Minister of Transport and Works, Michael Lashley, has no power to determine whether public service vehicles (PSVs) can raise bus fares or be allowed duty-free concessions.
So says interim Chairman of the Association of Public Transport Operators (APTO), Morris Lee, who has suggested that only the Minister of Finance, Chris Sinckler, can authorize such requests.
Following a five-hour meeting with private PSV operators last Friday, Lashley turned down their requests for an increase in bus fares, as well as for duty-free concessions.
However, in an interview with Barbados TODAY this morning, Lee insisted that it was outside of his jurisdiction to make a ruling on such matters.
“The Minister of Transport is in no position to make a statement on bus fares or duty-free concessions because he is not the Minister of Finance and at the time that he was making those comments, he was not in the position of acting as Minister of Finance,” Lee said.
“Therefore, issues like bus fares and duty-free concessions fall far out of the reach of the Minister of Transport. So what we have come away with is perhaps the Minister’s personal position or the Minister’s position if he was asked to vote if Cabinet was making a decision on the issue,” Lee pointed out.
“If you want to find out what is Government’s position on bus fares and duty-free concessions, Chris Sinckler is the person to ask for that, not Michael Lashley. It is not his job.”
He even went so far as to suggest that the article which appeared on the front page of a local newspaper “be withdrawn.”
The APTO chairman revealed that following an unsuccessful appeal to Sinckler some time ago to implement those changes, they would be making another attempt to convince him to do so.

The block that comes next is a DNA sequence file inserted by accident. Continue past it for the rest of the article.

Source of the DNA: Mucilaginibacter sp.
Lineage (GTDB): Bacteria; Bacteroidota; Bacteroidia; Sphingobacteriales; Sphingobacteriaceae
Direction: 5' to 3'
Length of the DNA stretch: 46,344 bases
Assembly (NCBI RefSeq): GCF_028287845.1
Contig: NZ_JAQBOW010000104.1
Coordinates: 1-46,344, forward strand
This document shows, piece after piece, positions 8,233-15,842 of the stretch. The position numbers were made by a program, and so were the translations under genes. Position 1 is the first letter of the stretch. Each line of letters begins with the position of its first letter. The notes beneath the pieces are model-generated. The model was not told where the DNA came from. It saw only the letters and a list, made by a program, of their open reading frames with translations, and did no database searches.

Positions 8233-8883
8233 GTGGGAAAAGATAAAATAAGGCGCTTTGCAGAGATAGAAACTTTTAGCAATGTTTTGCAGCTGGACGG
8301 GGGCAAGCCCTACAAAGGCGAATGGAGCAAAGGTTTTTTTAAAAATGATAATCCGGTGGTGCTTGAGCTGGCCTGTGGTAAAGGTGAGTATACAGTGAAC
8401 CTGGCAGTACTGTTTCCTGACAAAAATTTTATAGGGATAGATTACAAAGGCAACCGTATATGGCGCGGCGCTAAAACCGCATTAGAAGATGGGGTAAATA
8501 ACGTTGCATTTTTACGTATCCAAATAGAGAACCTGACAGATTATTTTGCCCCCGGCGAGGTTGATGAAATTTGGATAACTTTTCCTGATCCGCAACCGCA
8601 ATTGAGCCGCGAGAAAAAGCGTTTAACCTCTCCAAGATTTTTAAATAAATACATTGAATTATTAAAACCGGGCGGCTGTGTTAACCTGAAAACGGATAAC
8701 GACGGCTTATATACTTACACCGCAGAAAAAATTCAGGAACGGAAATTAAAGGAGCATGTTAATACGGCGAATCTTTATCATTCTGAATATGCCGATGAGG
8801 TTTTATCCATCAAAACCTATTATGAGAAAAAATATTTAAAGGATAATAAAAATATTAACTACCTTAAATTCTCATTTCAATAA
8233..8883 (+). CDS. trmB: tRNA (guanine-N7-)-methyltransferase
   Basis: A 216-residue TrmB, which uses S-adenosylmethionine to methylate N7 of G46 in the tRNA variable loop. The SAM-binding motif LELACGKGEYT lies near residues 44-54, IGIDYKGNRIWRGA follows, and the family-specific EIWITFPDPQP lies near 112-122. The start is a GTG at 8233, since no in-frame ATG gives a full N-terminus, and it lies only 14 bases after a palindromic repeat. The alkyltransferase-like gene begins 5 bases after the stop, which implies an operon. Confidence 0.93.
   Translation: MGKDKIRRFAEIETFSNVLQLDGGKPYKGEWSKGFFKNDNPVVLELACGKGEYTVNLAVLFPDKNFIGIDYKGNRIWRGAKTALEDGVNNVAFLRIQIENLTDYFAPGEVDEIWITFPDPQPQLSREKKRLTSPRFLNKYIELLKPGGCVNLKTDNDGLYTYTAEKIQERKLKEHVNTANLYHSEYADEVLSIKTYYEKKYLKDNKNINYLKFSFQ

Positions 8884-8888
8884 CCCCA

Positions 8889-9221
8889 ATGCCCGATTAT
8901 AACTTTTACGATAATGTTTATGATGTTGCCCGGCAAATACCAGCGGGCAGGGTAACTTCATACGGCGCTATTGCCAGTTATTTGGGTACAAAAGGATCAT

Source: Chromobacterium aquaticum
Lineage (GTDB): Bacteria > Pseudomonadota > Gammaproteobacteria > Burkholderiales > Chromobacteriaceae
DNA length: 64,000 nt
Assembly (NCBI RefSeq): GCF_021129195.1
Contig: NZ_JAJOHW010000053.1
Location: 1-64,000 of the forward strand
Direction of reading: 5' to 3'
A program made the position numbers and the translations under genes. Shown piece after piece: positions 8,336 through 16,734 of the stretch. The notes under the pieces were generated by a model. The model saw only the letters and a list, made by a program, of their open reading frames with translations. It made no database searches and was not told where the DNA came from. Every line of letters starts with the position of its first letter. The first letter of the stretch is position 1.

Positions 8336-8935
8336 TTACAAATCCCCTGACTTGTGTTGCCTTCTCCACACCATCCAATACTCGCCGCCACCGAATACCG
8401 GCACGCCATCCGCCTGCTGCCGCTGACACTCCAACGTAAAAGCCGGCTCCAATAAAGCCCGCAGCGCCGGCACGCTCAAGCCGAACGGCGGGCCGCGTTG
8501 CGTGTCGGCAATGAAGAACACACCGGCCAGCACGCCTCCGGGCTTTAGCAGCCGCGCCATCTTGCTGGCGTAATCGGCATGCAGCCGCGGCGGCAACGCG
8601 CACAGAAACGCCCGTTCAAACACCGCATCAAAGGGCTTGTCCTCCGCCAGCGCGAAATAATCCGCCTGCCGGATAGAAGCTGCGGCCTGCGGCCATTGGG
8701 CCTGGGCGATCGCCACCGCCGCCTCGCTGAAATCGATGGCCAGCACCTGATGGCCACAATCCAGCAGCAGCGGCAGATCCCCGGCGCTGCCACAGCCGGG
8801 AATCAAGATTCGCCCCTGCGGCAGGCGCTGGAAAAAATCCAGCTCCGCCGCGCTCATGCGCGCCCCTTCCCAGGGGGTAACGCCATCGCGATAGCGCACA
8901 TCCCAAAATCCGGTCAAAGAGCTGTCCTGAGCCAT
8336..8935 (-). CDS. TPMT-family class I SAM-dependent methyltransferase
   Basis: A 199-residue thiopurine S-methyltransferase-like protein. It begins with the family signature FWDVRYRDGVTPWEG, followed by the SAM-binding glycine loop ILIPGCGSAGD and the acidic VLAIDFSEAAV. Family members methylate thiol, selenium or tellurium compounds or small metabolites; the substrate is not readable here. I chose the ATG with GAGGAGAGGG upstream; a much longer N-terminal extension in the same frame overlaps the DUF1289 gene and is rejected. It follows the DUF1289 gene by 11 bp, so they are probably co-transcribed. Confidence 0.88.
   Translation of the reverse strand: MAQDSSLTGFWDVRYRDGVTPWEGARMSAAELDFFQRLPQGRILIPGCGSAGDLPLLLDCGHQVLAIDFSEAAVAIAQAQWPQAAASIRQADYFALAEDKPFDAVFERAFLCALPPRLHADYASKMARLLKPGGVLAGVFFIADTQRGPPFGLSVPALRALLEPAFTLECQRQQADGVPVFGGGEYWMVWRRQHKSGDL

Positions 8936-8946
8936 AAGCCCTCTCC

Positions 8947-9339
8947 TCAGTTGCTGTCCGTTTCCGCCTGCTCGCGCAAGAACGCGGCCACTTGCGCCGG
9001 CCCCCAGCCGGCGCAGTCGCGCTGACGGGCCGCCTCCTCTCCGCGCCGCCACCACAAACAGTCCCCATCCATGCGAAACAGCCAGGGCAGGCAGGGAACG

He said the major difference now was that PSV’s were no longer entitled to duty-free diesel.
“We approached him [Sinckler] already. We didn’t get it then, but we are going to go back to him to get him to review it,” Lee insisted.
“Remember, one of the reasons why we didn’t get duty-free when we asked Sinckler, was because we were getting the diesel duty-free at the Transport Board. They stopped that, so the price gone back up in the air, but the Transport Board is still getting it I am told.
“So here it is that Transport Board is getting duty-free buses and duty-free diesel and a subsidy from Government. Yet we working for $2 and we can’t get nothing. So tell me how level the pasture is?” he asked.
To make matters worse, Lee said, was the fact that among the businesses which owned buses including the state-owned Transport Board, tour companies, ZM’s and limousines, PSV’s were the only group not granted duty-free concessions.
“Minibus and ZR’s are the only category that don’t get duty-free,” he argued.
Lee contended that the discussion on whether or not they should be granted these requests ought to be properly analyzed and debated properly.
He said while Simpson Motors was currently selling a minibus for close to $250,000, a duty-free bus could be imported into the island for less than $80,000.